It might be trendy to badmouth the Warcraft movie, but plenty of people are prepared to spend money to find out if it really is as bad as people say. The film is officially the highest-grossing videogame film adaptation ever, thanks largely to impressive ticket sales outside the US.
Warcraft has officially taken US$378,412,014 since launch, with an 89.4% international share (the film’s budget was US$160m). In the home country, however, it’s not done so well – dropping 70% from $24,166,110 to $7,241,430 million in its second weekend at the box office. It’s one of the largest second-weekend drops ever (for a film showing on more than 3,000 screens), which is a bigger drop than Doom, but not quite as bad as Fifty Shades of Grey or the 2009 Friday the 13th. These numbers make Warcraft the 17th highest-grossing videogame adaptation in US history, and it’s expected to peek into the top 10 within a few weeks.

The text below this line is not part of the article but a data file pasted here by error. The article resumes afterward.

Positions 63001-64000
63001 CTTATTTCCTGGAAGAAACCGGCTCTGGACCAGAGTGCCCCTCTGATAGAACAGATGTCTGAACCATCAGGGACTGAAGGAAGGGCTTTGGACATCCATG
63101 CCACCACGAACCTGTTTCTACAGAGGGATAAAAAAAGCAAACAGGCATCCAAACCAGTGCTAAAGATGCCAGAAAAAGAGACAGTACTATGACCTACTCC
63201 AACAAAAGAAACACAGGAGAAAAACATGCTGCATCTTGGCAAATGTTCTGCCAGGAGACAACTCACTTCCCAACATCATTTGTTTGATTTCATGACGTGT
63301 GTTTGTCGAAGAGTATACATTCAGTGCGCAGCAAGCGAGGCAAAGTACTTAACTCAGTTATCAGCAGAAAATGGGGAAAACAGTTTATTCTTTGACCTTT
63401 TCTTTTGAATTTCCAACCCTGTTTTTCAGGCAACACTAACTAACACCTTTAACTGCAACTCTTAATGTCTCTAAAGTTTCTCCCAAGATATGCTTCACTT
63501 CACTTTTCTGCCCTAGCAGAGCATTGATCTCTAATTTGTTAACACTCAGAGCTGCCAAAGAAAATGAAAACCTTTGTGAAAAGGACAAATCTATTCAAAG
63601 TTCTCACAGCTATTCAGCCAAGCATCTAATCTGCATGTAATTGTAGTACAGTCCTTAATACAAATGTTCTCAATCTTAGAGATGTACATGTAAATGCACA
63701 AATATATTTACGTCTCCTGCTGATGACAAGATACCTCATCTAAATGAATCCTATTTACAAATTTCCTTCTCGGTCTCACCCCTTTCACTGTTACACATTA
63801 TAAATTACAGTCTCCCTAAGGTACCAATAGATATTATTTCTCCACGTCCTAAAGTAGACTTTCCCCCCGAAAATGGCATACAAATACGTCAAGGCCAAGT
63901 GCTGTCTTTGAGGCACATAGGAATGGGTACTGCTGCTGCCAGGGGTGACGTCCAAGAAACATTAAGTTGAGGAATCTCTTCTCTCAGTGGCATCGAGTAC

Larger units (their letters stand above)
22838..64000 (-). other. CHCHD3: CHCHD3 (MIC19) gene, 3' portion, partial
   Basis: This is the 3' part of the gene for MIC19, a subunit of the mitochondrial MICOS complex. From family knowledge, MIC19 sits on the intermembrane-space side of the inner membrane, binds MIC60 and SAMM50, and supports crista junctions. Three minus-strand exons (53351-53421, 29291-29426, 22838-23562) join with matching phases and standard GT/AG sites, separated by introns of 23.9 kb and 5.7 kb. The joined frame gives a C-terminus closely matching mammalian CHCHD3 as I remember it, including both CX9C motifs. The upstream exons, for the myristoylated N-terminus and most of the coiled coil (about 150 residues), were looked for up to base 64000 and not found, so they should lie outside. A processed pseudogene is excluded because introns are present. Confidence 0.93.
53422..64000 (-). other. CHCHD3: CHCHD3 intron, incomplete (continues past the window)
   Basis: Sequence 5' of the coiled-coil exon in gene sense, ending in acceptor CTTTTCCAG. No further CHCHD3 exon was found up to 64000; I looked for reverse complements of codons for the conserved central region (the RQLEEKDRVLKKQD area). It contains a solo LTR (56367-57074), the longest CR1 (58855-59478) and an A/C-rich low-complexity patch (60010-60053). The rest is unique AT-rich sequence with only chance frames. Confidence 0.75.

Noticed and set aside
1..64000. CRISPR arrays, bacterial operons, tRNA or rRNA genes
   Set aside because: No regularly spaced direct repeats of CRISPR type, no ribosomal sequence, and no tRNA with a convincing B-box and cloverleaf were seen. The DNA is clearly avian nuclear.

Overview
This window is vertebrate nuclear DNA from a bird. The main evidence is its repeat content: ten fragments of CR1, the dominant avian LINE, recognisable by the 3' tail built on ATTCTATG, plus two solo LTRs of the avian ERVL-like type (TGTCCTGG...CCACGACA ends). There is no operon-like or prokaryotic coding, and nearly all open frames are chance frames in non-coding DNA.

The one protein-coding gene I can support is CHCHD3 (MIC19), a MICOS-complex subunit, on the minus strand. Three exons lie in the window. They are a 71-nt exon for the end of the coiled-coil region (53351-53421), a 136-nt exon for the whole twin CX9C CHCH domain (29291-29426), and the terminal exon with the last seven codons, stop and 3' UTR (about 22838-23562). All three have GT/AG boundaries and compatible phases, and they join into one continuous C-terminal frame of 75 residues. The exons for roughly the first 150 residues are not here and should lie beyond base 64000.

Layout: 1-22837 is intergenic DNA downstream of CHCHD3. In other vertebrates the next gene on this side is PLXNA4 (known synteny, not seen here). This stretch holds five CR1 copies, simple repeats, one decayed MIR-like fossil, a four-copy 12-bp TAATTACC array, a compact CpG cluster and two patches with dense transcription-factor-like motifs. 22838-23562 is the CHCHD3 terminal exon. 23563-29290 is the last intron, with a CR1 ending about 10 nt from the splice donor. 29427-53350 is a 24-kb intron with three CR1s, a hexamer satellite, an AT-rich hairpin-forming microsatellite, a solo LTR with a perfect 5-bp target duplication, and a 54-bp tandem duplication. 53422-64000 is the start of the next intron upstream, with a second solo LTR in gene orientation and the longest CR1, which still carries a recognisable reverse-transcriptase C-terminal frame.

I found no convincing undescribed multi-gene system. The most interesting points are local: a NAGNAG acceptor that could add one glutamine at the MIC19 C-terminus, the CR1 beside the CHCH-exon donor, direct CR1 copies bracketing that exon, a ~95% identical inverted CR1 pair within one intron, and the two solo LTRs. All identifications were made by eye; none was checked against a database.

The real geographic force behind Warcraft’s success? China. The Azeroth epic is officially the sixth highest-grossing film of the year in China (with the country responsible for more than $200m of its $378m takings), and continues to climb. While Blizzard’s games are popular around the world, the Chinese audience is one that demands to be counted: It’s their ticket sales that are likely to dictate whether or not we get a sequel.